I personally think we should move every single date page — in one swift little bot run; I'm not advocating that anyone but me have to put in the work — to the cardinal system. I say we go from 1st January to 1 January. Leave the redirect behind for those who like the ordinals, sure, but move the primary name to something which is easier to manipulate, takes less time to type, and is the majority usage in the DWU, anyway. Who's with me?
czechout@fandom   17:15:40 Thu 08 Sep 2011 
I agree with you.
The only reason the vast majority of people would care is if we confused them. I did a quick check of various websites and publications, and here's what I found:
  • Doctor Who site: cardinal
  • Torchwood site: cardinal
  • BBC One site: cardinal
  • BBC America site: ordinal
  • Starz site: cardinal
  • Radio Times site: cardinal
  • Radio Times publication: cardinal
  • TV Guide site: cardinal
  • TV Guide publication: both (in different uses)
  • Other TV networks: 1/1 cardinal in UK, 2/4 in US
  • Major newspapers: 3/4 cardinal in UK, 4/7 in US
  • Big Finish website: cardinal
  • Big Finish catalogue: cardinal
So, nobody is going to be confused by cardinal numbers.
There are a handful of pendants who disdainfully consider the cardinal spelling an American abomination. But a bit of research shows that they're just wrong. The US is in the middle of a transition to cardinal numbers, which the UK already went through a few decades earlier. Accommodating pedants is one thing; accommodating them when they're wrong is just stupid.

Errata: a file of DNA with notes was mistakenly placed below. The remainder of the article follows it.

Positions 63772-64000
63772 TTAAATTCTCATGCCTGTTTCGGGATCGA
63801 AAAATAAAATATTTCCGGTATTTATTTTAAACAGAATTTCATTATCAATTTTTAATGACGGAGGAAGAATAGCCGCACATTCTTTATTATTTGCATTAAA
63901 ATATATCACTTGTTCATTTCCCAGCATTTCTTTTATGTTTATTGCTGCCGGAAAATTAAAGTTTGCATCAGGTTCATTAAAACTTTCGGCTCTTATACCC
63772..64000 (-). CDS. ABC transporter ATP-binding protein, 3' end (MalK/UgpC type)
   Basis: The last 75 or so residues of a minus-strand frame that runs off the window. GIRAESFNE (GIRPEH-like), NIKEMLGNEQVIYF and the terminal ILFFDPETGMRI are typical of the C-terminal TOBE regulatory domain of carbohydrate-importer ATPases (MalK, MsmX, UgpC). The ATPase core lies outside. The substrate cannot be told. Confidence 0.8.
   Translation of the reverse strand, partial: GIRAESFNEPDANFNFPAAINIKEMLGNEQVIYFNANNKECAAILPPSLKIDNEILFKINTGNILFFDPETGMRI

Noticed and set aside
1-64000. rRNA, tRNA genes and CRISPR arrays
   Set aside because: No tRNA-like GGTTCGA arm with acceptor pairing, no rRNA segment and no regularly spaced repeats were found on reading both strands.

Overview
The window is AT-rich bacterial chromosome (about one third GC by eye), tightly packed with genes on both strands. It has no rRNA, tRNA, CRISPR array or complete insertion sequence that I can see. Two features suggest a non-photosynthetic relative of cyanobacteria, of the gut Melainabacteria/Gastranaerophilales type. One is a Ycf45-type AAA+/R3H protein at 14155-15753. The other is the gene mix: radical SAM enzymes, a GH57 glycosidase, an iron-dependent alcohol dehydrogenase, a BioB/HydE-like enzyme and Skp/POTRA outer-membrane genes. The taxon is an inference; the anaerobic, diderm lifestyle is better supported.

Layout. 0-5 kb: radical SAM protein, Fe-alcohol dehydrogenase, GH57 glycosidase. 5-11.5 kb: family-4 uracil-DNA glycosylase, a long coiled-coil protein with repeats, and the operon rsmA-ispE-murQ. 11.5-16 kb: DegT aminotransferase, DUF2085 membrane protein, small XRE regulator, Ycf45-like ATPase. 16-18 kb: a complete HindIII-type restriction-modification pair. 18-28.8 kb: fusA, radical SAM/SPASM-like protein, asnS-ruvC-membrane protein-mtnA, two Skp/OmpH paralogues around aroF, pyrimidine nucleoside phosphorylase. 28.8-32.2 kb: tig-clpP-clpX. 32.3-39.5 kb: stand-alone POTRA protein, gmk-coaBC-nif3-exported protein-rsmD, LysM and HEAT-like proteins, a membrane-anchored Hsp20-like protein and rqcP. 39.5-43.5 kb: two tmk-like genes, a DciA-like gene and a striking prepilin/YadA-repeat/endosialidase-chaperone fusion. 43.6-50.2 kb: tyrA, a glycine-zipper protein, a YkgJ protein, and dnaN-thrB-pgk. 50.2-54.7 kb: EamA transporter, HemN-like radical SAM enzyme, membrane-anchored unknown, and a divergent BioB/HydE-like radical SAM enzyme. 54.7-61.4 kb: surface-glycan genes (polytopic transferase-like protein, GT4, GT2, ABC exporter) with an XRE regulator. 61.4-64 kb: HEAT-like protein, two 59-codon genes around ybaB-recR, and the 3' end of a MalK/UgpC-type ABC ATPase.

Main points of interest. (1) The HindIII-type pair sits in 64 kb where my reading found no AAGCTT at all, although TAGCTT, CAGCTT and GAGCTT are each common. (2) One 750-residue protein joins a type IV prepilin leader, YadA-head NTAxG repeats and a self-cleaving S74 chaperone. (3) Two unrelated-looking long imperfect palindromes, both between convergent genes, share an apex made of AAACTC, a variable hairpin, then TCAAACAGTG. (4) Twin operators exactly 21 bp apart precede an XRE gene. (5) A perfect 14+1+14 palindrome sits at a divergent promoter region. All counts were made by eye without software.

The only consideration left is the technical one, which is clearly in favor of cardinal numbers. So why not go for it?
Just make sure the MoS doesn't end up saying the opposite of the rule, or I'll end up misquoting it and being simultaneously pedantic and wrong, which would make me just stupid. :) -- 03:43, September 9, 2011 (UTC)

On a related note, Tardis:Manual of Style#Incarnations of the Doctor also uses "cardinal" where it means "ordinal". It might be worth searching for all occurrences of either word and making sure they're right. (These are exactly the kind of words that everyone mixes up all the time, no matter how well you know them: words you never use in everyday conversation, but which don't sound technical enough to make you stop and think.) -- 04:25, September 9, 2011 (UTC)

And thanks for another catch. That's been corrected now too. If you see any more, though I can't off the top of my head think where other instances might be, let me know.
Given your exhaustive stats from current real world usage, I really don't see a reason not to switch to cardinal dating. The bot run to make the switch would be fairly simple, but I'd have to do some tinkering on the {{timeline}} and the family of templates around that, in addition to a mindless bot run. For that reason, I'm setting the date for the change to 1 October, due to an overwhelming amount of other work I've got on at the moment. Anyone opposed to the move thus has more than half a month to make their case.
Just to be clear, this move will not result in the deletion of a linkable ordinal number date. So if you like 1st October, you can carry on doing that. But it will make the formal page name 1 October.
czechout@fandom   02:13:10 Wed 14 Sep 2011 
Exhaustive? Man, I wish I'd had you as an advisor back in grad school. :) -- 05:18, September 14, 2011 (UTC)

Closing discussion

As there were no objections, and it is now 1 October UTC, this discussion is now closed. The bot is changing over to cardinal numbers, but leaving behind ordinal redirects.

This means that the article is at 1 January, but you still have the option of linking to 1st January. The retention of redirects means that there is no need to change much of anything on the site.

Please do not delete ordinal redirects, though, as this will truly screw up the site.

czechout@fandom   02:53: Sat 01 Oct 2011